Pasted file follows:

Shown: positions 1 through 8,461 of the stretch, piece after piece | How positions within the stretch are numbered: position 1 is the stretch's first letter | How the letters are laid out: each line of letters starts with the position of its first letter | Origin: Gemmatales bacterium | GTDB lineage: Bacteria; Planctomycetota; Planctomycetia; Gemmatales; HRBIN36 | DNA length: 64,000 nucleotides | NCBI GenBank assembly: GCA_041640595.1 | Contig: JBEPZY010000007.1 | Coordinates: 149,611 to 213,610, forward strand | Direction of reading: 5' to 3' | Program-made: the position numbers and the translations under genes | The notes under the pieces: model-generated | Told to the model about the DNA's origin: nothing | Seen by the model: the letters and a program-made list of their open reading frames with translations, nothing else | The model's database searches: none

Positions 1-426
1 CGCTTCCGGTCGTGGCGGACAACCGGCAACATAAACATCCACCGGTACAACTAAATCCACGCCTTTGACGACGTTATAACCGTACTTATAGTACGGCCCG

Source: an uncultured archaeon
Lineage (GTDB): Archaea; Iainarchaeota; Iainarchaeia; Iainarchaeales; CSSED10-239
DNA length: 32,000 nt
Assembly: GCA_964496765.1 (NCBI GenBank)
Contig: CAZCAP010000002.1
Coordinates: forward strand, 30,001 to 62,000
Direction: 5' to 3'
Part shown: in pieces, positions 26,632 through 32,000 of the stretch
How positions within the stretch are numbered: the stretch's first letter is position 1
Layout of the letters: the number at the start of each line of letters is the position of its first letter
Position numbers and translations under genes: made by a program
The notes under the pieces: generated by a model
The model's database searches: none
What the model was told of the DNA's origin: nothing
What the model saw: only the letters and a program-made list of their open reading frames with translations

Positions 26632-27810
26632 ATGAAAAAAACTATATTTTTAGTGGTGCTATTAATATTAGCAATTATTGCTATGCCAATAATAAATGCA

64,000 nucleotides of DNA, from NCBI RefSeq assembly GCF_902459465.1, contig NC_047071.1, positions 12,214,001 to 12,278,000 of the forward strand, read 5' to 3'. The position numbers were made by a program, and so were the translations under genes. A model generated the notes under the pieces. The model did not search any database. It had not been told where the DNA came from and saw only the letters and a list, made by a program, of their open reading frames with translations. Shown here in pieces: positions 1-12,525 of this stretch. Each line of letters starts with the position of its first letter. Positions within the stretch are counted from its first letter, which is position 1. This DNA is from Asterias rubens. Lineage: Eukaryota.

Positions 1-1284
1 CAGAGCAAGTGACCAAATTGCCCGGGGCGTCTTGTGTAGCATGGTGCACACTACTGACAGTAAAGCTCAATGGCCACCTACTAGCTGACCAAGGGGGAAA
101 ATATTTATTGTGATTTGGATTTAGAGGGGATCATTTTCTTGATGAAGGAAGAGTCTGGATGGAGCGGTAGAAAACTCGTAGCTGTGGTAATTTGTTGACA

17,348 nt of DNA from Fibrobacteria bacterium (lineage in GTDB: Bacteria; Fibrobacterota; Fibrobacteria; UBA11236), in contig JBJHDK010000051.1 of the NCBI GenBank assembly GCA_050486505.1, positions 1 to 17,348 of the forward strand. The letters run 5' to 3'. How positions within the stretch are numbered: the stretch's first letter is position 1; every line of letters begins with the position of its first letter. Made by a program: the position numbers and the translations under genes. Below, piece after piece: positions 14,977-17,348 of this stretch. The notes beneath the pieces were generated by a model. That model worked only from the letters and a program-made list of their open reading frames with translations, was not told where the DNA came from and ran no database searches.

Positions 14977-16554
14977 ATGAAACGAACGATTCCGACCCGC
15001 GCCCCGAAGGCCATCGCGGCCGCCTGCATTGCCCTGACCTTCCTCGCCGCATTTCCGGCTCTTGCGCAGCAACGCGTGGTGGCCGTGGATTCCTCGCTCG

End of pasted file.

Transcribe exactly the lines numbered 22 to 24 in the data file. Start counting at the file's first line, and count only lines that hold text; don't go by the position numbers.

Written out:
Positions 1-1284
1 CAGAGCAAGTGACCAAATTGCCCGGGGCGTCTTGTGTAGCATGGTGCACACTACTGACAGTAAAGCTCAATGGCCACCTACTAGCTGACCAAGGGGGAAA
101 ATATTTATTGTGATTTGGATTTAGAGGGGATCATTTTCTTGATGAAGGAAGAGTCTGGATGGAGCGGTAGAAAACTCGTAGCTGTGGTAATTTGTTGACA